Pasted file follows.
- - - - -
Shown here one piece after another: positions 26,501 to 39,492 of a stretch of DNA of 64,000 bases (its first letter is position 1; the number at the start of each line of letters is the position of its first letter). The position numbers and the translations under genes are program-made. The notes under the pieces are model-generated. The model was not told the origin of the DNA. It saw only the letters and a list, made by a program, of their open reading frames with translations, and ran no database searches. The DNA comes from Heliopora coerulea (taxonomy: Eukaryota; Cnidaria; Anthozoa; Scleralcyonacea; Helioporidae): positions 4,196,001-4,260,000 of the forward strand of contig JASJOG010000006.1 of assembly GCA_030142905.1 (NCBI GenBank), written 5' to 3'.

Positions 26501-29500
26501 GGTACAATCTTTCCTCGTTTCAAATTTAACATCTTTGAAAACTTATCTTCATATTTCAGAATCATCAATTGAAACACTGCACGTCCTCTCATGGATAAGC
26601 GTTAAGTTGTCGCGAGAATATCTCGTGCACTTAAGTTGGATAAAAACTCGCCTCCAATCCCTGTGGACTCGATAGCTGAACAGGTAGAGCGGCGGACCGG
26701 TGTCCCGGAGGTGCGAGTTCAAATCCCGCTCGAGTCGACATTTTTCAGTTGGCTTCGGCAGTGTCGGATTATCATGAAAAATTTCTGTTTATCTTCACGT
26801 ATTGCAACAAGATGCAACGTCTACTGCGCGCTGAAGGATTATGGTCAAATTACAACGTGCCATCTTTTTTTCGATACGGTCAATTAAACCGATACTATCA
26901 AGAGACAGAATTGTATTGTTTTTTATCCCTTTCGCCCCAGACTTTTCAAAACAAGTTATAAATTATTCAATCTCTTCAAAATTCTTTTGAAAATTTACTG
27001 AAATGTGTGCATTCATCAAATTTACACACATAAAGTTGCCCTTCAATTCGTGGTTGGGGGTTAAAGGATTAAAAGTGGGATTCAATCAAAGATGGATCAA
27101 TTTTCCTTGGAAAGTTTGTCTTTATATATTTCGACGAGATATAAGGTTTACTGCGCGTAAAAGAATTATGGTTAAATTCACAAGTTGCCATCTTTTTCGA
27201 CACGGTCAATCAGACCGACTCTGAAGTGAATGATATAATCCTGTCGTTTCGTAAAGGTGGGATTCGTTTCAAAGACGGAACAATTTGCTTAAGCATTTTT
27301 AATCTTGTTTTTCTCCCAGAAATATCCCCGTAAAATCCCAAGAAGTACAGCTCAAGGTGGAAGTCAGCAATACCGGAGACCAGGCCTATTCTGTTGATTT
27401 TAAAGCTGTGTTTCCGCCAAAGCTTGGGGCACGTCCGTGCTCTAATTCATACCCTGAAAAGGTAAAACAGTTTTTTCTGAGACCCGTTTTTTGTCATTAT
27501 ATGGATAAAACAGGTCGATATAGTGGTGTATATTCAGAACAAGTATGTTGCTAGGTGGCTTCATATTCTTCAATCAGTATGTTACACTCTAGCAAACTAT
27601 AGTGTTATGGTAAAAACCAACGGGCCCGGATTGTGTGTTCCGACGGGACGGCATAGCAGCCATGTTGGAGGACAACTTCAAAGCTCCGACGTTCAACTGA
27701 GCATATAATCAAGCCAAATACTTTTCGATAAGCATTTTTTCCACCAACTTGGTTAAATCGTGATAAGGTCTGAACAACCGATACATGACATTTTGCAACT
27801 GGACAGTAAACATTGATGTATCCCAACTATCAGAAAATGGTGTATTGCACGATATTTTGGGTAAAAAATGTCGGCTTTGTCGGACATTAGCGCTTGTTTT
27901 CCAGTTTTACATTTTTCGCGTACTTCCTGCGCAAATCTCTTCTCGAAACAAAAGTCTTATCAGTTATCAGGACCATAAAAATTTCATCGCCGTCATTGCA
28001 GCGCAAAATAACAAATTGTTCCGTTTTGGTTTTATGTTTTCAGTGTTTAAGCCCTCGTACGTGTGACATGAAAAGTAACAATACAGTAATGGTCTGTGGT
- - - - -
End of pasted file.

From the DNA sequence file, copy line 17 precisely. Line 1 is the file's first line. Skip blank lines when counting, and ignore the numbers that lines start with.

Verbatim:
27901 CCAGTTTTACATTTTTCGCGTACTTCCTGCGCAAATCTCTTCTCGAAACAAAAGTCTTATCAGTTATCAGGACCATAAAAATTTCATCGCCGTCATTGCA